There are so many breath-taking beaches stretching all along Puglia’s coast it’s so hard to pick a favourite. But, seeing as you’re asking, here goes… Some of the top contenders have to be Marina di Pescoluse (a little patch of the Maldives right in the middle of the Med), Punta Prosciutto (named so because of its distinctive pink sand), Porto Cesareo (you’ve never seen sea quite this blue) and Mattinatella Beach (Fontana delle Rose) (a small pebble beach in the Gargano region). Ultimately my absolutely favourite one of the trip has to be the little beach in the park of Porto Selvaggio and Palude del Capitano. As we visited in the summer holidays, a lot of the popular and better known beaches were very busy (note to self: visit in June or September next time), however, reaching this gorgeous little spot involved walking for 20 minutes or so along a pretty forest path and, as a result, it was a lot less crowded than the more accessible beaches. Top eco tip: head to the lovely bakeries and delis for your packed lunch, instead of filling your cooler bag with a load of plastic-wrapped products from the supermarket. Not only will you minimise plastic waste, but you’ll also support local businesses and get the chance to enjoy the fresh and delicious food grown in the region.

Once you’ve swum and sunned to your heart’s content, there’s still plenty of beautiful cities, towns and villages to be explored. Make your way along winding country roads, passing ancient olive groves and beckoning vineyards, stopping off at the picturesque villages for a caffè or Aperol spritz (you are on holiday after all). Ostuni, the legendary white city towering out of the local landscape, is unmissable, as is Alberobello with its iconic fairytale-like trulli lining the cobbled streets. Polignano a Mare is also gorgeous – a pretty little seaside town lining the clifftops around a dramatic bay, walk down to the beach (gelato in hand) or else explore the countless caves which pockmark the rugged walls of the ravine.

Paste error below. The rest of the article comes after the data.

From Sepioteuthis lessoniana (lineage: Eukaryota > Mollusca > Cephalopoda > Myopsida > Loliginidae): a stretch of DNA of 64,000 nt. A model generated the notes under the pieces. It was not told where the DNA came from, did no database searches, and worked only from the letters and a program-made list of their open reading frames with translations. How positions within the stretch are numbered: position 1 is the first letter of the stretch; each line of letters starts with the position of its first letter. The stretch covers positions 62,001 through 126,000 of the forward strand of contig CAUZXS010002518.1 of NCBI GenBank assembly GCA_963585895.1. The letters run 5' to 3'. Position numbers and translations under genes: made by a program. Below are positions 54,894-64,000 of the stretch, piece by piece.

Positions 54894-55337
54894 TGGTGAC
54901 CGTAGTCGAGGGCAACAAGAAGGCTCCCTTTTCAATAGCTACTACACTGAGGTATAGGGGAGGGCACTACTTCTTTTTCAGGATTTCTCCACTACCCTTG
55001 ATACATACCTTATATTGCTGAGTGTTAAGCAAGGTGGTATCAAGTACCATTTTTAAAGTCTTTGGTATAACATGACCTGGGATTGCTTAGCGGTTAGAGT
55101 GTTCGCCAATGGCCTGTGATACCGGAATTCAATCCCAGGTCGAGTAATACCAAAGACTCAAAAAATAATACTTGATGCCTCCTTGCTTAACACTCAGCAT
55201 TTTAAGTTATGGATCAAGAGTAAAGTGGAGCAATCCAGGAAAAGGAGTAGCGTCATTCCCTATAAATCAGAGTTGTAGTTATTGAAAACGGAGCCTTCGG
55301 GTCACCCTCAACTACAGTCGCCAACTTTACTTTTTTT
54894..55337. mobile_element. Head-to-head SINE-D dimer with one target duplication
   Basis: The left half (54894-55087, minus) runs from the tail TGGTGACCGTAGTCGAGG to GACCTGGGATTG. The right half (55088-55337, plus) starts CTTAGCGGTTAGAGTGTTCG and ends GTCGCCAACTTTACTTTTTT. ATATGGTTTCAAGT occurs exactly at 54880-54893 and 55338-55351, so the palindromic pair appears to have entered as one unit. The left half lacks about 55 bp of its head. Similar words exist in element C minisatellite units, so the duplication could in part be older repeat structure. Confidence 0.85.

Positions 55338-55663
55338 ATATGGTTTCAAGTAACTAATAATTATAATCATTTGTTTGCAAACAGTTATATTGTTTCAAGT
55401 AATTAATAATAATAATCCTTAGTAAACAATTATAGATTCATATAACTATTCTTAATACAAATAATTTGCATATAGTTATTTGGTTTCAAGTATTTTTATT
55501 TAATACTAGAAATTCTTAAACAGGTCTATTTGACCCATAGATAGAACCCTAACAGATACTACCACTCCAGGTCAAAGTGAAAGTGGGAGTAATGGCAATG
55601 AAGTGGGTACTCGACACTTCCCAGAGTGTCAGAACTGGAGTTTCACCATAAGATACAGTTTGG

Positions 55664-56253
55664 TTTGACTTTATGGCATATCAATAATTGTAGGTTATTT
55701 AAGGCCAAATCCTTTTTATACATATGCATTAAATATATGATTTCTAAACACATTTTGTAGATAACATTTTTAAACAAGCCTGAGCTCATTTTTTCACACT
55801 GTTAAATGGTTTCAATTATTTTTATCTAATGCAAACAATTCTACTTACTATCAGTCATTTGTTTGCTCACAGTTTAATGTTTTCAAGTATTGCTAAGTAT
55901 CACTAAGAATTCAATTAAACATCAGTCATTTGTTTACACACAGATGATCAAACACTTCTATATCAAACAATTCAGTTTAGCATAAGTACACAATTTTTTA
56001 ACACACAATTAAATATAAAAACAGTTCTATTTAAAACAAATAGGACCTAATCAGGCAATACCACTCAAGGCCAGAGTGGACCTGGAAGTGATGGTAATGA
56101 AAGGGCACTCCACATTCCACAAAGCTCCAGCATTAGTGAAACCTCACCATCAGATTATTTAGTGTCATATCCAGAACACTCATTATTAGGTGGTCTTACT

Beaches and nature reserves aside, it’s time to get down to the truly mind-blowing, heart-achingly beautiful part of Puglia: the food. I was told about the culinary wonders of the region by a friend who had visited the year before, but nothing could have truly prepared me and my tastebuds for the culinary journey of our lives.

Now, I’m already a huge fan of pasta and pizza (‘well who isn’t!?’ I hear you cry), but I just didn’t really have a proper concept of just how good they can taste, pasta especially. This is largely due to the fact that the Pugliese are fanatic about using fresh, local produce in their cooking – giving deceptively simple dishes the power to dazzle the tastebuds and blow the mind. 

Wandering down the streets of Bari, we saw the wizened nonnas stooped over tables making the region’s famous ear-shaped pasta – orecchiette. Pulling into fishing villages and walking down the city harbours, we saw fishermen unloading their fresh catches, straight into the open arms of eagerly-waiting restaurateurs. From the ancient family-owned olive groves and vineyards, to the cheeseworks carefully crafting the local delicacy of burrata (a gooey, oozy, utterly delicious type of mozzarella), everywhere you turn food is written into the region’s landscape, culture and heart. While most places had vegetarian options, vegan dishes were a little harder to come by, however as all the ingredients are fresh and locally-sourced, the environmental impact isn’t as terrible as it could be. Ultimately, people here really care about what they eat and where it comes from, which is great for the flavour, their health and the planet in general.